Wednesday, June 20, 2012

Prolific artists

Two years ago, I visited The Mount in Lenox, Massachusetts.  Built for and designed by writer Edith Wharton, using the principles she articulated in The Decoration of Houses (1897), I experienced The Mount as an environment ideally conducive to Wharton's intense productivity.  (She produced 40 books in 40 years, winning a Pulitzer prize in fiction for The Age of Innocence in 1921, plus magazine articles, poems and short stories!)

She accomplished much of this work without leaving her bed.  That is to say, she wrote before she began her day.

The docent described her work habits.  First thing in the morning and without speaking, Wharton's maid would awaken her with breakfast.  Wharton's dogs would pile into bed.  Though she may occasionally have paused to enjoy the view of her gardens from the window, she would write for two hours, long-hand, dropping each sheet onto the floor as she went.

View through the antique windows of Edith Wharton's bedchamber.
The maid would slip quietly into the room, collect the sheets from the floor, and stack them neatly on the desk in the office situated adjacent to Wharton's bedroom.

When Wharton finished writing for the day, she would dress and change locations, and edit while sitting at her desk.

Her chambers were designed to support this method of work.  Her home was organized around her needs as a writer first, then hostess, designer, and gardener.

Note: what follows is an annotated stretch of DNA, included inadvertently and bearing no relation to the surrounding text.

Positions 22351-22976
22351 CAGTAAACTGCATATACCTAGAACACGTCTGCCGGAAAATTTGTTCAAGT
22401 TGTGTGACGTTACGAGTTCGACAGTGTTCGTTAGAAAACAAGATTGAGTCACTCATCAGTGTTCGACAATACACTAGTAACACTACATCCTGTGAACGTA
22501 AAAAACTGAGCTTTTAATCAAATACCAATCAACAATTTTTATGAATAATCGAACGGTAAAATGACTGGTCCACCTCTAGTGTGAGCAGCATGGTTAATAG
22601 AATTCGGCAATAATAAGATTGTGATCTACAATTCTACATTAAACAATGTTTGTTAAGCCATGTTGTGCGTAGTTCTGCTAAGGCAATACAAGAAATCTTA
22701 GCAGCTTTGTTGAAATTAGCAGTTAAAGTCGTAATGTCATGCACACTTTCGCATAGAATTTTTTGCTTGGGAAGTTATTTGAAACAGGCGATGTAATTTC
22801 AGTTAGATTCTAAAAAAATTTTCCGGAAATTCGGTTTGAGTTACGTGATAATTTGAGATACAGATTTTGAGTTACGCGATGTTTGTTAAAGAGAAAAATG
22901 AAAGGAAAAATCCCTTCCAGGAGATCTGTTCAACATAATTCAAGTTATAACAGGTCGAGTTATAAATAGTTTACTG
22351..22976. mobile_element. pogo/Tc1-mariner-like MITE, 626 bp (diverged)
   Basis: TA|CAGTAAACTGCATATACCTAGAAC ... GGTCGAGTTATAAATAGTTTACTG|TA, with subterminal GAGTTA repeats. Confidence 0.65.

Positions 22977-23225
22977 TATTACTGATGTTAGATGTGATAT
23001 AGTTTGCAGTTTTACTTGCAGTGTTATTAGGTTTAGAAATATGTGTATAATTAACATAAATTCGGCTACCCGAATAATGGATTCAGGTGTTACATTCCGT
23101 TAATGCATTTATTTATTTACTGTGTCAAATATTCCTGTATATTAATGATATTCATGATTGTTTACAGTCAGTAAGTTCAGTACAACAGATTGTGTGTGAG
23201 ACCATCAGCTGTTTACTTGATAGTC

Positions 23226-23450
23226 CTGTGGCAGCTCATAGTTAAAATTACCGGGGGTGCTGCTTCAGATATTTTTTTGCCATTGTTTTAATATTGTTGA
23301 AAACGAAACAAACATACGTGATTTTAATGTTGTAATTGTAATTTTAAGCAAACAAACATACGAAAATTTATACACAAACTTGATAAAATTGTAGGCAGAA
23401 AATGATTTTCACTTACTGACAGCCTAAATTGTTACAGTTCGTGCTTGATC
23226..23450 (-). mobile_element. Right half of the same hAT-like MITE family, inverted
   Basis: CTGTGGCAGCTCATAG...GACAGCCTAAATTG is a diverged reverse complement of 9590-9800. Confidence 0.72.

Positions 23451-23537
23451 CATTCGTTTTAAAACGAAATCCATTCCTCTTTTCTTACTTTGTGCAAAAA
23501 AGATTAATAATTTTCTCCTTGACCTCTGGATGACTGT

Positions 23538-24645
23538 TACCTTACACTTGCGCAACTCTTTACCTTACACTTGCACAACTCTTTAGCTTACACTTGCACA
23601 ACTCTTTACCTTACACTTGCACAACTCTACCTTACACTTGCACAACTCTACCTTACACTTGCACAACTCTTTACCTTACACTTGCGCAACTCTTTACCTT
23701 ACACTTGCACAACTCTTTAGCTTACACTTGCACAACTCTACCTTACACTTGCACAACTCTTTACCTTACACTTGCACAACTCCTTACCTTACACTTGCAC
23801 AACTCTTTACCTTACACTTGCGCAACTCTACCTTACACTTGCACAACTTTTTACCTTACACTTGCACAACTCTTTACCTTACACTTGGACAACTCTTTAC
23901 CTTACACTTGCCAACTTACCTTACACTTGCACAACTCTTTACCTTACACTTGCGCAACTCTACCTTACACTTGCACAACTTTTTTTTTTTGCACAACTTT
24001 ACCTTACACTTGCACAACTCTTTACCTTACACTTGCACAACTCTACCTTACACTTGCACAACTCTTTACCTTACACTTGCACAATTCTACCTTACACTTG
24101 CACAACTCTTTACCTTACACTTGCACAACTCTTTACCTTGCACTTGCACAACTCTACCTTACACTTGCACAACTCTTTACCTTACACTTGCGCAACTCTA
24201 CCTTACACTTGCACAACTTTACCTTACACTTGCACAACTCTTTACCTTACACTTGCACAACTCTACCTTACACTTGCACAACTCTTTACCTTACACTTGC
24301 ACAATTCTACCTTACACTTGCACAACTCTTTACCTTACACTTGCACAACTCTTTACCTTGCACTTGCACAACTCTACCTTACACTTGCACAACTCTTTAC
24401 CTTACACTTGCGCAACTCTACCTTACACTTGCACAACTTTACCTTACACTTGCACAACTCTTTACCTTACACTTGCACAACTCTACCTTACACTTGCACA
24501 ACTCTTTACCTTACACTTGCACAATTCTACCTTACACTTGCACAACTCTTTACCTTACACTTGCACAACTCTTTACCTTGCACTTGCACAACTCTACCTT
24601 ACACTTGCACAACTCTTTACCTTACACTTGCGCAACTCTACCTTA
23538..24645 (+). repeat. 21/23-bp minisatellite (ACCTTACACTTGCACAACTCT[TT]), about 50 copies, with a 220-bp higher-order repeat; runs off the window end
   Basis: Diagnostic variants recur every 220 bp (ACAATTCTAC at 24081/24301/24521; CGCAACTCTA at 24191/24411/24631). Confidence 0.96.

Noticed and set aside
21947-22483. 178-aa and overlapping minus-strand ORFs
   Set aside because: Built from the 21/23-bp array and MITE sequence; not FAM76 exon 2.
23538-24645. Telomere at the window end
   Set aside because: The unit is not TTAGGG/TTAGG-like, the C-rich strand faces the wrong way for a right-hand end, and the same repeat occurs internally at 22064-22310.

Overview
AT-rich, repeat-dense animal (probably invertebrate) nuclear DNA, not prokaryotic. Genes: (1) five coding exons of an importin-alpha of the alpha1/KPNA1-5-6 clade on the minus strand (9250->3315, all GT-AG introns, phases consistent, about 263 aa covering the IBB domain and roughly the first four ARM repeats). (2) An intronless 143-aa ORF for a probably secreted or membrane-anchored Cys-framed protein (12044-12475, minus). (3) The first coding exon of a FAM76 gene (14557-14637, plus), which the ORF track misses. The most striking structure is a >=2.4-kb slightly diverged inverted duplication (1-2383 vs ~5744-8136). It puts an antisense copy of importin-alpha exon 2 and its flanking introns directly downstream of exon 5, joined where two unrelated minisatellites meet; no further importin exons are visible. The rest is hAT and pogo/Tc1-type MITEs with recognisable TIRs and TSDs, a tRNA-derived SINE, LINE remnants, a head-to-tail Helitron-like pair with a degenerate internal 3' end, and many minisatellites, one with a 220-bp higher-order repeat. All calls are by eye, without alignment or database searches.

Her routine did not vary. Even though as a woman in her day she was not supposed to be a writer, even after her marriage, she remained committed to her identity as a writer, and identity she forged as a young girl and supported by her mentor -- none other than Henry James!

I intended to write a long blog article dissecting how her physical organization and functional dedication might have produced the climate that led to such an outpouring of work.

Then I discovered an excellent article on the same topic.  Rather than rehashing it, I'll simply point you to it.  Written by Clay Collins (of The Growing Life) as a guest blog for Leo Babauta (of zenhabits), I encourage you to read it, then come back and share with me how you've structured your life to support your own creative production: Living the Prolific Life: A How-To Guide

My own productivity has been slammed lately with motherhood, a nearly-fatal illness, one home for sale, another under construction, closing my studio and opening a new business.  I came back to this blog, and looked at some work I'd started but never finished, and found the seeds of this concept.  Funny how the key to my own quandary sat here, unfinished and ignored.

Stifled by my lack of stability and my inability to carve time out for myself, I had not made time to write, until I'd encountered Jeff Goins.  His suggestions work because they work inside chaos. 
No mansion. No maid. No excuses. No crafting a perfect existence so that I could write from my persona.

Just get up early, clear my clutter, and write from my heart.